Arizona Daily Wildcat February 27, 1998
Students concerned about shootings
Kaibab-Huachuca Hall resident Jodi Webber says she is afraid to walk home after dark, particularly when she has to pass the Park Student Union.
"There are always people milling around at night," the sociology freshman said. "It's scary."
Webber and other Kaibab-Huachuca residents are still shaken by a late-night shooting Feb. 13 in the alley between their home and the university-operated food and convenience center.
Several of the 342 students living in the hall, located just south of the Union, said they witnessed or heard the shooting and feel lucky that none of the 10 to 12 bullets fired hit Kaibab-Huachuca residents.
Residence Life Director Jim Van Arsdel said he's concerned for the safety of the hall's residents and has spoken to Dean of Students Melissa Vito about it.
"The issue is what kind of policy to have concerning parties at the Union," he said.
In the recent incident, two 19-year-old Tucson men were shot in the alley between the hall and the Union about midnight when a fight outside of a Delta Sigma Theta-sponsored party escalated into gunfire. Both men were later released from University Medical Center after being treated for leg and foot injures.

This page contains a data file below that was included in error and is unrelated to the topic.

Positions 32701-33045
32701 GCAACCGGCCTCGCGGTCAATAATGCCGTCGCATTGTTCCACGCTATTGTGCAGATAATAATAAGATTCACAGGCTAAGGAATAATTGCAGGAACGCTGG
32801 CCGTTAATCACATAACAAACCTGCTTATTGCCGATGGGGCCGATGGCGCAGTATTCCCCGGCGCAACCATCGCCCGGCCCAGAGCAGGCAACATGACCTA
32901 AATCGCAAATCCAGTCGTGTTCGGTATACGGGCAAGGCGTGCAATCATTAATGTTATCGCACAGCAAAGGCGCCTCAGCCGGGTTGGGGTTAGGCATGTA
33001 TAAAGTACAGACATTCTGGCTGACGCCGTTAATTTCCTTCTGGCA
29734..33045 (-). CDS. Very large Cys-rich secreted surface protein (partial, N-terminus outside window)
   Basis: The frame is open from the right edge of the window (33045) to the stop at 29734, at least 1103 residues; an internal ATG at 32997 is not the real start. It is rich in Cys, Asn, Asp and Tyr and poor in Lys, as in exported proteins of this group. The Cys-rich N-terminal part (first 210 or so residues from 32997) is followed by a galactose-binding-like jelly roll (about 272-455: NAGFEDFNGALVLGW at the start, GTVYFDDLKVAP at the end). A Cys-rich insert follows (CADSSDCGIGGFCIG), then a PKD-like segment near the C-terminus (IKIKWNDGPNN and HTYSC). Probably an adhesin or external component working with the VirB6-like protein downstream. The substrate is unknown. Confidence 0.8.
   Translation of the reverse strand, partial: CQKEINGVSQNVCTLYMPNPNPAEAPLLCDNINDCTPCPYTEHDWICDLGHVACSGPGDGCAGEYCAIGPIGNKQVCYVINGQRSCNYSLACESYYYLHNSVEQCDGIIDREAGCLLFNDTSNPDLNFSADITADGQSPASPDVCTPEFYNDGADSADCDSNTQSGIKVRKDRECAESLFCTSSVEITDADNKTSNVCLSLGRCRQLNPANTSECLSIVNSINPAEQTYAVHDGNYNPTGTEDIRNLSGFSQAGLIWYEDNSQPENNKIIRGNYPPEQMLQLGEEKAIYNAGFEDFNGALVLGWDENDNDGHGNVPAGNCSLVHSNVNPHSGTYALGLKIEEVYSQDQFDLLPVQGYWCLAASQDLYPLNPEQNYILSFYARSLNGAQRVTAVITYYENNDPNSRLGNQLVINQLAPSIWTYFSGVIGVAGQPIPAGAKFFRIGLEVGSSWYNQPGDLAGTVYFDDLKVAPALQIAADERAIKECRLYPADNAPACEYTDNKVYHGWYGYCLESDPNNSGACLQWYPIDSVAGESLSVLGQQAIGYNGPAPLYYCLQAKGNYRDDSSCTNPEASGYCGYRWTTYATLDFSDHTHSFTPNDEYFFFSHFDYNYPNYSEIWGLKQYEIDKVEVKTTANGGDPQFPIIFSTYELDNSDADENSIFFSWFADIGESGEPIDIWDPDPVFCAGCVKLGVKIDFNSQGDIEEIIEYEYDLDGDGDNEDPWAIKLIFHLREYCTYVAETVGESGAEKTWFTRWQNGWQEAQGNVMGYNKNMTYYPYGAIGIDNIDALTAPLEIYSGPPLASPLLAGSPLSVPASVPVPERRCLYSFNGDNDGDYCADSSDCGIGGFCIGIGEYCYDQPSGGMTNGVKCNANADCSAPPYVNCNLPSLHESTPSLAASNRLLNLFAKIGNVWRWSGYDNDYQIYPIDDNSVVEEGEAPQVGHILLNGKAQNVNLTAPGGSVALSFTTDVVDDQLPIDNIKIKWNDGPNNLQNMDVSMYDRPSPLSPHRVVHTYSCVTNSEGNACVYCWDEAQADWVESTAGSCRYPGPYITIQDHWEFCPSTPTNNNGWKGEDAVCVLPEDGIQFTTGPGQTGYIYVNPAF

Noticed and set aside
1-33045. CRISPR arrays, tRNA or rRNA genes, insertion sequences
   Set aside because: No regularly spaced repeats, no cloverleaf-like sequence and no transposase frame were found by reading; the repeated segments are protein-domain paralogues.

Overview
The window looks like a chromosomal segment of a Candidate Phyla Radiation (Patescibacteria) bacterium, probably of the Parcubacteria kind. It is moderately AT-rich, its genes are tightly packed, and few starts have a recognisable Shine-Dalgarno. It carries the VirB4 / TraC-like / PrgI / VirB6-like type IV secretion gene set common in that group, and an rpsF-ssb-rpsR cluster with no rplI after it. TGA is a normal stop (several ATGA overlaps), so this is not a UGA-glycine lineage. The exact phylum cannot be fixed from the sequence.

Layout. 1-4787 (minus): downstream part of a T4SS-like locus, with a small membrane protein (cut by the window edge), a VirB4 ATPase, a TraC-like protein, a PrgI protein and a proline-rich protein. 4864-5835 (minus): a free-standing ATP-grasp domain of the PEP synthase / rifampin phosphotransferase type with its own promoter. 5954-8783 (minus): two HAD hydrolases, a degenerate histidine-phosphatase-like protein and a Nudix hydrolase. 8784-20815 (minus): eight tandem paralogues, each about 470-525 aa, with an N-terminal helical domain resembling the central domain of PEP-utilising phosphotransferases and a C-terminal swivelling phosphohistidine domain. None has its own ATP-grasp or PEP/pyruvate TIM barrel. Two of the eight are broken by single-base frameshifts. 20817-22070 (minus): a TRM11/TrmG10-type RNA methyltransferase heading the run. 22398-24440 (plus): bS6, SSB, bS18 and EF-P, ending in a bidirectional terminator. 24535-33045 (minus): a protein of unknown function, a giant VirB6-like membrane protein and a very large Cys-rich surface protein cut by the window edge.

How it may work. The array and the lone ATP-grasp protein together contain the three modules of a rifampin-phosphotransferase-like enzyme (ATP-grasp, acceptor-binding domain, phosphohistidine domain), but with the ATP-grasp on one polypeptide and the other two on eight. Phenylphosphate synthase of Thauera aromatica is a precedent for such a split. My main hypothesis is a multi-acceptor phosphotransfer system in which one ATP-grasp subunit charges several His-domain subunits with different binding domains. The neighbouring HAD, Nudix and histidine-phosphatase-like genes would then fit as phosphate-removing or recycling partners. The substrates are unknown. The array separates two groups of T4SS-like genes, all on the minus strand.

Police arrested two men shortly after the incident.
"I think it's apparent that they don't control the area well," said Stephen Rust, a history education junior.
Rust said that, in the past year alone, two shootings have occurred outside Kaibab-Huachuca, but he doesn't want to move because "It's convenient."
Webber, who witnessed the shooting from a fourth-floor window in Kaibab-Huachuca, said she was already afraid to leave the hall at night because of the suspicious-looking people who hang around the Union.
Undeclared freshman Lory LaPoint said one way to make the area safer would be to have security personnel checking for student identification at the door, particularly when there are parties at the Union.
"People who aren't students shouldn't be allowed to go," she said.
Van Arsdel agreed.
"Any party open to the non-university community creates a situation that is much less controllable," he said.
Neither the two alleged gunmen nor the victims in the Feb. 13 shooting were University of Arizona students.